TOMMY TOE HOLD – FIGHTER PICKS
The UFC’s first pay-per-view of 2017 takes place at the Barclays Center in Brooklyn, New York on Saturday, February 11th. At stake in the main event is the inaugural UFC women’s featherweight title, as former bantamweight champion Holly Holm takes on dangerous Dutch kickboxer Germaine de Randamie. In the co-main event, MMA legend Anderson Silva looks to return to the win column against heavy-handed middleweight contender Derek Brunson.
Before the Octagon makes its way back to the Empire State, let’s take a closer look at some of the top fighters on this card who could rack up the points and score big for your DraftKings lineup(s).
Germaine de Randamie ($8,200) vs. Holly Holm ($8,000)
de Randamie is making her return to featherweight for the first time since a two-fight stint in Strikeforce. The Dutch kickboxing standout and former world champion has UFC wins over Julie Kedzie, Larissa Pacheco, and Anna Elmose, but a TKO loss to champion Amanda Nunes. Holm was once a dominant force in women’s boxing, and was on top of the MMA world when she KO’d Ronda Rousey to become the UFC women’s bantamweight champion. It’s since been downhill for Holm, who dramatically lost to Miesha Tate in her first title defense, then lost a decision to Valentina Shevchenko.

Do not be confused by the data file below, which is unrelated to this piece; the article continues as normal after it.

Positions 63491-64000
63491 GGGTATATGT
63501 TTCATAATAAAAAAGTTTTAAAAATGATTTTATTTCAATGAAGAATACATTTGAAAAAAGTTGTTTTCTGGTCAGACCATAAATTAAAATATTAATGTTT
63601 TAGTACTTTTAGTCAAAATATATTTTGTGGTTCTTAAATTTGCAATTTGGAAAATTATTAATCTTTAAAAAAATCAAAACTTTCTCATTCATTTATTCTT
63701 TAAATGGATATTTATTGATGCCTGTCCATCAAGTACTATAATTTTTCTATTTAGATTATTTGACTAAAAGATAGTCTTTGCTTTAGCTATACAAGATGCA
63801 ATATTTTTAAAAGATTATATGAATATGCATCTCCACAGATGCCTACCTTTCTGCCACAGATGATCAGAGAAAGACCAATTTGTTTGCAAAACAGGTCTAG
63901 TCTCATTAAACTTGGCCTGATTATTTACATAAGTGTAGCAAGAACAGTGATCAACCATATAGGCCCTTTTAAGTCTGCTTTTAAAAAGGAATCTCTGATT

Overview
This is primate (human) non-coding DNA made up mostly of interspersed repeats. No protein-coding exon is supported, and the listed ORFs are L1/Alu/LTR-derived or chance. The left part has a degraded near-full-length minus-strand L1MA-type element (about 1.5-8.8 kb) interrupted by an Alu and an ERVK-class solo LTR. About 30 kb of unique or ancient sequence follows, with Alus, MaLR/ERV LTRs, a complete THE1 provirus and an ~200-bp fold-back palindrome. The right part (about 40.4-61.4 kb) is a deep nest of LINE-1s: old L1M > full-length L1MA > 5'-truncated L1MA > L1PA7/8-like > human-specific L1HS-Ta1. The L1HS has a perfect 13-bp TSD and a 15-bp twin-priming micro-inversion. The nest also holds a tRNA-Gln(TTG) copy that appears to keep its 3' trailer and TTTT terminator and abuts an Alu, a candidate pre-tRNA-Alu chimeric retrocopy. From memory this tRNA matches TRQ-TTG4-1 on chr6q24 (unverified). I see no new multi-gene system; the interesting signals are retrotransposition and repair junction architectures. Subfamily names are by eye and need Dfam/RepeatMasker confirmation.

Barring something completely unexpected, this will be a glorified kickboxing battle. The Rousey fight aside, Holm has struggled to implement her striking acumen in an MMA environment, and was definitively outstruck in the Shevchenko loss. de Randamie’s resume of wins is far inferior to Holm, but on paper, she’s more powerful, a vicious clinch fighter, has superior Muay Thai, and I think she’ll be the one wearing UFC gold by the end of the night.
Number of Note: 0. Zero of the three fighters de Randamie has beaten in the UFC is still with the promotion, and two of them retired. Beating Holm would be by far her biggest achievement.
Jacare Souza ($9,500) vs. Tim Boetsch ($6,700)